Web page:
I have always chosen Agatha Christie’s books solely for their entertainment value. When the overt philosophy and profundity of other books becomes overwhelming, one can rely on the likes of Christie to provide one with an adrenaline rush befitting an escape of the mind. But “The Man in the Brown Suit” seemed to be nothing but a dull exercise. Murder, mystery, intrigue, adventure, romance and thrill all are fused into this story.
I yearned for adventure, for love, for romance, and I seemed condemned to an existence of drab utility
This is no Poirot or Marple detective story. Our protagonist the unlikely Miss Anne Beddingfeld who had long been confined to a life of bachelorhood under her ageing father’s control. His death provides her with respite and an escape to London where she inadvertently becomes witness to an odd death at the Underground Station. She ventures deep into the case, linking a Russian dancer’s death to that of an appearance of a doctor, an infamous ‘Colonel’ and an MP.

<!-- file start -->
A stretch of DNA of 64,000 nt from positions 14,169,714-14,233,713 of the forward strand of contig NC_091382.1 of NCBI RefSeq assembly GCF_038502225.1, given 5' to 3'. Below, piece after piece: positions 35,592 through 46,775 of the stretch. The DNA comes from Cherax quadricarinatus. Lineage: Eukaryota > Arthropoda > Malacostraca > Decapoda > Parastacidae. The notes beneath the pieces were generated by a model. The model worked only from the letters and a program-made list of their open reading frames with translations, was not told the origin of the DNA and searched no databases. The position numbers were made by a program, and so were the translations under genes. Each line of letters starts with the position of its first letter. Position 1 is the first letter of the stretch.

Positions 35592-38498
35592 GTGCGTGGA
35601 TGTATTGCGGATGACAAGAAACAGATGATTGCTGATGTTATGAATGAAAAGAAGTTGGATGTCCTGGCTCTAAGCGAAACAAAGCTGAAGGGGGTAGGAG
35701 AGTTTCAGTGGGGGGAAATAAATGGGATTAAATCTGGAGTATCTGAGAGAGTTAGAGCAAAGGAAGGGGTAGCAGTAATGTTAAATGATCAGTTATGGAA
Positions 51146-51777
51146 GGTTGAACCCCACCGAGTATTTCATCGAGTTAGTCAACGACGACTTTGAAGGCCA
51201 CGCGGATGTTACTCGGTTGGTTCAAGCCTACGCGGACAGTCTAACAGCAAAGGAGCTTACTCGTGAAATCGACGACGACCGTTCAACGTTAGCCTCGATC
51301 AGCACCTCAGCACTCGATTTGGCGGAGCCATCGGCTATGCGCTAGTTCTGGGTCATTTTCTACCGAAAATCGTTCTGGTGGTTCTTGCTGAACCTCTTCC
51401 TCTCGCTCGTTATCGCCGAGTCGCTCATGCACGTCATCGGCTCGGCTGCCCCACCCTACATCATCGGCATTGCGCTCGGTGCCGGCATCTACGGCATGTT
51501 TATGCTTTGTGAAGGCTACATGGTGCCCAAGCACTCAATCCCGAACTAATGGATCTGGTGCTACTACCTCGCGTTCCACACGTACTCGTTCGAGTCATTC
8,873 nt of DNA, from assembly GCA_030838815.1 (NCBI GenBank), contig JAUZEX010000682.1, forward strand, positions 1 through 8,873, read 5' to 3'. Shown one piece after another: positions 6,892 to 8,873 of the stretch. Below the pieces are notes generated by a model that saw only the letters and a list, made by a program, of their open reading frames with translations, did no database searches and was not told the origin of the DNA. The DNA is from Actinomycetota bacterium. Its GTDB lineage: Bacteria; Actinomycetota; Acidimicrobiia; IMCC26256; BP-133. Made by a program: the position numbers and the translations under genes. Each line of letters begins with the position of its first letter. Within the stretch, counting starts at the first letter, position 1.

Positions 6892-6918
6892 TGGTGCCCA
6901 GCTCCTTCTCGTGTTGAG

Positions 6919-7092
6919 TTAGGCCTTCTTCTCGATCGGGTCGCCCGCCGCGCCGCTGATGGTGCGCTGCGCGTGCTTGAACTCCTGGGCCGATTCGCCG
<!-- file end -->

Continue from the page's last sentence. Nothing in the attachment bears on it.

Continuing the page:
He didn’t seem in the least surprised to see Harry walk in, dripping wet, holding an equally dripping female by the hand. Men are very wonderful.
Her desire for adventure and to unveil the mystery shrouding a roll of film she discovers, leads her aboard a ship, traveling from England to South Africa. Anne begins connecting the dots between diamonds and a revolution brewing in Johannesburg. She becomes involved in a passionate love affair, escapes attempts made at her life and cleverly corners the chief perpetrator of all the crimes.
Diary is useful for recording the idiosyncrasies of other people – but not one’s own.
The ending of the story I felt was a tad bit anti-climactic. Only recommended for those who seek diversion from their reading shelf.